Gov. John Carney, at a meeting with members of the Pandemic Resurgence Advisory Committee, during which he received their report, thanked the 46-member panel for planning for “a potentially dangerous resurgence of COVID-19 in fall 2020.”
“We don’t know what to expect in the fall. Your work to get us to focus on the things we need to do to get better is very much appreciated. We’ve been successful in pushing down that curve and standing up testing comprehensively across our state. I don’t want to go back to the place where we are shutting things down again. I don’t think we can afford to,” the governor told committee members during the Friday, July 31, meeting, livestreamed at www.delaware.gov.
“We’ve got to find that right spot because, as Lt. Gov. (Bethany) Hall-Long said, and what is in all our minds is, we’ve got to have both a healthy community and a healthy economy. Sending our children back to school in a safe way, where they need to be, is one of the biggest challenges. Your work couldn’t be more important at this crucial time,” Carney said.
Hall-Long and Secretary of State Jeff Bullock were co-chairwoman and co-chairman of the committee. There were three subcommittees whose members addressed health, equity and business.
With Carney, Hall-Long and Bullock were Dr. Nancy Fan, Chairwoman of the Delaware Health Care Commission; Eugene Young, President of the Metropolitan Urban League of Wilmington; and Katie Wilkinson, Chairwoman of the Board of Directors, Delaware State Chamber of Commerce.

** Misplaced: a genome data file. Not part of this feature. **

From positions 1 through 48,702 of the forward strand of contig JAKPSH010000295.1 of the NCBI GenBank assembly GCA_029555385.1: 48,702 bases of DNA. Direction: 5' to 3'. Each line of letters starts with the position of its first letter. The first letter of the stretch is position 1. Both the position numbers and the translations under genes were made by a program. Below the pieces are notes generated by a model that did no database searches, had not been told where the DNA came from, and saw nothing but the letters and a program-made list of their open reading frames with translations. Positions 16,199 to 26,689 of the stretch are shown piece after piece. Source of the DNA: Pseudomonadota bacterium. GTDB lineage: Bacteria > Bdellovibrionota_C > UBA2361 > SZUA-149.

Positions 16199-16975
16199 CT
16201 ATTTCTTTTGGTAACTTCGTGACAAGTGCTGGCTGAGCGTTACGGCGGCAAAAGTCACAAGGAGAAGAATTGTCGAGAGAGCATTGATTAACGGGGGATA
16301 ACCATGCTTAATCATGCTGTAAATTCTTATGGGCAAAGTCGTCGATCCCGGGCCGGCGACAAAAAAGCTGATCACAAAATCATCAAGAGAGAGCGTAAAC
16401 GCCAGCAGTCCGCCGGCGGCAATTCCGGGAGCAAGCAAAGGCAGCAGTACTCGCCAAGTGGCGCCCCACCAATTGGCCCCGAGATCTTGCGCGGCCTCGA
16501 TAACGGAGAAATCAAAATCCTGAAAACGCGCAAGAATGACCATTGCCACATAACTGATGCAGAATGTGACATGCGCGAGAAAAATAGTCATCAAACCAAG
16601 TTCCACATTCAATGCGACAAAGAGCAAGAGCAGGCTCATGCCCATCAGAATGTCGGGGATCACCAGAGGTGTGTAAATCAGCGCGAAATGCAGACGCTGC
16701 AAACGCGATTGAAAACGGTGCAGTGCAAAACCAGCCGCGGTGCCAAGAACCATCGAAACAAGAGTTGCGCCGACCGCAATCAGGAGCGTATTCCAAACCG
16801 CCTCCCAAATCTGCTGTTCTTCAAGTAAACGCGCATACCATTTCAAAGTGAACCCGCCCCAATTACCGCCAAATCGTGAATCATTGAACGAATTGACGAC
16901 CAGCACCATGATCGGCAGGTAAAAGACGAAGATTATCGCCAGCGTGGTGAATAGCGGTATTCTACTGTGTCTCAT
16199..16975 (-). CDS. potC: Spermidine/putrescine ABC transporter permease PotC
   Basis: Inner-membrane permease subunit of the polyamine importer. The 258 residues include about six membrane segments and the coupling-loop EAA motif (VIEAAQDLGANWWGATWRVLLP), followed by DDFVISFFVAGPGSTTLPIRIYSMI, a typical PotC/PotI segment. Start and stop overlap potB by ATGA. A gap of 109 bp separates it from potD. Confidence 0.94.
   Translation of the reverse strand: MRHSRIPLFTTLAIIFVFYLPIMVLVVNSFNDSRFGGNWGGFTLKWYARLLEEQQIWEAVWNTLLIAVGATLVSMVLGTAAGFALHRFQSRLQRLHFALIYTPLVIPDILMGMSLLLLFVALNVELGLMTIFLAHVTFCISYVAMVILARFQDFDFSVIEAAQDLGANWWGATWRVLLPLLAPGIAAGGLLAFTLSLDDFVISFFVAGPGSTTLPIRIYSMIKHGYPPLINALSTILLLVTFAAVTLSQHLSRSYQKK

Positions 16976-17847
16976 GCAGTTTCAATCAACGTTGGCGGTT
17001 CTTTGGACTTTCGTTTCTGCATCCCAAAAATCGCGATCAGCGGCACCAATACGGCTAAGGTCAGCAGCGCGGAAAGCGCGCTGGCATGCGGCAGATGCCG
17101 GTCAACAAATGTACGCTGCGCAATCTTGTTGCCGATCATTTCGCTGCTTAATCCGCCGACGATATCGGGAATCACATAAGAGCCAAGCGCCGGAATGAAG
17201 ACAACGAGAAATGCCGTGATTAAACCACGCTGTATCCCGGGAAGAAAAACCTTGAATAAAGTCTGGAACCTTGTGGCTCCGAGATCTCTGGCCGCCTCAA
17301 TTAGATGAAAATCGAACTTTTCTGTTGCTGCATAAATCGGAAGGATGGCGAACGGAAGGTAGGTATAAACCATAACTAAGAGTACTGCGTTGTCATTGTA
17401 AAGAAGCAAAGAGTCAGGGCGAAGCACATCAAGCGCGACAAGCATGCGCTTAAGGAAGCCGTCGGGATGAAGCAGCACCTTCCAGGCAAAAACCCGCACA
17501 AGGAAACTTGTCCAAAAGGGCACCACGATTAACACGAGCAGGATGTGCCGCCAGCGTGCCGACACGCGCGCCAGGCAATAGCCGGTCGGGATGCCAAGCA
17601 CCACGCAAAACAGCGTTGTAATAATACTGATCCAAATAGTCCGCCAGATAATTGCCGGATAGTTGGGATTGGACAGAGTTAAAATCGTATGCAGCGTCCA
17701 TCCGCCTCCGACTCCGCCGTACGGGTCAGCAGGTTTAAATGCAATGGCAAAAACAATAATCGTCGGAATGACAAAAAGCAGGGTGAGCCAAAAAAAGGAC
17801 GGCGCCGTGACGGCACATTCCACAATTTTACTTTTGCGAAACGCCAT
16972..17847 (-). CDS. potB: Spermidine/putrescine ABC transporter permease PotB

Bullock said the coronavirus pandemic is “still very much with us and shows no signs of going away.”
“With it we’ve seen a growing economic crisis that I think is only going to get worse in time. This thing is bigger than the government, bigger than the business community, bigger than the busines sector … and our success is ultimately going to be dictated by how well we work together in these weeks and months ahead and how we build this model of joint accountability,” he said.
Fan stressed the importance of having a plan in place, using what officials learned from the time the pandemic first affected Delaware in the spring, and to have adequate personal protective equipment.
She said one lesson learned was the negative consequences of having closed general healthcare access to patients. It will be necessary as the flu season begins and to treat other health matters, including mental health, she said.
“Data is what is driving our recommendations. We are looking for useful and meaningful recommendations that will help us,” Fan said.
Wilkinson focused on improving economic health and the importance of communication.
She talked about training and offering new skills to employees so they can go back to work or find new jobs if necessary.
“It’s also important to build a culture of compliance for businesses and consumers … This needs to be consistent. It needs to be shared. It needs to be something we are proud of. Enforcement will be challenging but we’ve made some recommendations around that, as well,” she said.
Young said recommendations within his sub-committee included expanding emergency financial assistance for low-income employees.
“Unemployment benefits have ceased as of the 25th of July. We have a lot of families up and down our state that have various needs and we want to be sure to meet them where they are,” he said.
He recommended continuing the rental subsidy process, saying many Delaware residents will struggle to pay rent or mortgages and need help. He said it's important to work with non-profit organizations and community agencies to be sure Delaware residents “are getting what they need."
Carney said all of the committee recommendations will be read and taken into consideration as fall, and the annual flu season, approach.